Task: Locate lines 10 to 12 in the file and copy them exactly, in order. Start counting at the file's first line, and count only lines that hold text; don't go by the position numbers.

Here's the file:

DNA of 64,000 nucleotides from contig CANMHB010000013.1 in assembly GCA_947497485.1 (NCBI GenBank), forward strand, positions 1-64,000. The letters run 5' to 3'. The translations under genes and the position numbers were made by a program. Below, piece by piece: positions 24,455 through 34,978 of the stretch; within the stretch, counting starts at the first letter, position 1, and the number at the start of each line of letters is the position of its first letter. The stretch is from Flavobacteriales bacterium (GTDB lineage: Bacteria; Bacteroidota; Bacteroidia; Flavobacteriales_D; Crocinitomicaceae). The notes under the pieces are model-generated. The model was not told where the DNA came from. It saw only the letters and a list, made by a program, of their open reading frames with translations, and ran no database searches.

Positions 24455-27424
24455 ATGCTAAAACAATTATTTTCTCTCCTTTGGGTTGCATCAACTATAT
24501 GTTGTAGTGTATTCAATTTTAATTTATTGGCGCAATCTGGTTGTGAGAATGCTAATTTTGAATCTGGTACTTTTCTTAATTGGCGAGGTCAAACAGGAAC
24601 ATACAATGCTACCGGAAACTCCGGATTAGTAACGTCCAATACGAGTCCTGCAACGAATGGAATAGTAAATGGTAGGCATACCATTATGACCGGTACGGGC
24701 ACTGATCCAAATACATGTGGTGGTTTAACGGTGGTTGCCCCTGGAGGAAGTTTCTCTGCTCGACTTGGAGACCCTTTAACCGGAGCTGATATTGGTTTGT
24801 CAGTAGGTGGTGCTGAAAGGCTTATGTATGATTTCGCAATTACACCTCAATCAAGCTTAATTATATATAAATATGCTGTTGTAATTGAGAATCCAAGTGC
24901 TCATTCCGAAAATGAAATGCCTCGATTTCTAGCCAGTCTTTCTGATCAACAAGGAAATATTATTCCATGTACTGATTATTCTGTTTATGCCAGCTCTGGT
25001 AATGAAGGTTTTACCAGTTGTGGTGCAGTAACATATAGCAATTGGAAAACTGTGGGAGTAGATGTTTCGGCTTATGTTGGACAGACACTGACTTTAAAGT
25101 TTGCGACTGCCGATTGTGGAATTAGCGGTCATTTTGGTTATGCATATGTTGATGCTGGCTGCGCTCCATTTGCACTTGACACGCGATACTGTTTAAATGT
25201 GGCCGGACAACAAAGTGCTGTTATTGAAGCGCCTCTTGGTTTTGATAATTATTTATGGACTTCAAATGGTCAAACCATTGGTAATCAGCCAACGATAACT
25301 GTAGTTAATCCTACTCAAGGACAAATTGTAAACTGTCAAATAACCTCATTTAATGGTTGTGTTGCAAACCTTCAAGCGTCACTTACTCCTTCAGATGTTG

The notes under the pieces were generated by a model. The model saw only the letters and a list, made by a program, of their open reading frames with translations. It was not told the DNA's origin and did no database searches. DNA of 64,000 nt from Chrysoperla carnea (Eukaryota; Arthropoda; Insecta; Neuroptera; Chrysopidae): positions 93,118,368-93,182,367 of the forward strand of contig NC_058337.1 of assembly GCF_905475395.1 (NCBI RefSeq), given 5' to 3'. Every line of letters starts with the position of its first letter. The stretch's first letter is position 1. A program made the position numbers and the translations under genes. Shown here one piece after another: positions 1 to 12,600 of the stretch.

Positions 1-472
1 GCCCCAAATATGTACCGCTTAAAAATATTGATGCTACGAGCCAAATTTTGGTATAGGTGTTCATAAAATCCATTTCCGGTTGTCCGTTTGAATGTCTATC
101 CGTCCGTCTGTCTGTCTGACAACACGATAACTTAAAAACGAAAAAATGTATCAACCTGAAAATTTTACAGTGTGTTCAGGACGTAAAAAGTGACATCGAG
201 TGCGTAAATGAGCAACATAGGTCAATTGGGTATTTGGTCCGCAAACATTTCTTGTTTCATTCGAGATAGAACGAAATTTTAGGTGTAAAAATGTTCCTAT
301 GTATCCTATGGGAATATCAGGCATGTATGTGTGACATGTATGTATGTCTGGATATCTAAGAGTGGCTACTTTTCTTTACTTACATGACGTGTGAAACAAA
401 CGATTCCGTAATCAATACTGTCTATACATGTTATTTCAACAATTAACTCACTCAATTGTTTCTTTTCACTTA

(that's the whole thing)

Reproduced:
25101 TTGCGACTGCCGATTGTGGAATTAGCGGTCATTTTGGTTATGCATATGTTGATGCTGGCTGCGCTCCATTTGCACTTGACACGCGATACTGTTTAAATGT
25201 GGCCGGACAACAAAGTGCTGTTATTGAAGCGCCTCTTGGTTTTGATAATTATTTATGGACTTCAAATGGTCAAACCATTGGTAATCAGCCAACGATAACT
25301 GTAGTTAATCCTACTCAAGGACAAATTGTAAACTGTCAAATAACCTCATTTAATGGTTGTGTTGCAAACCTTCAAGCGTCACTTACTCCTTCAGATGTTG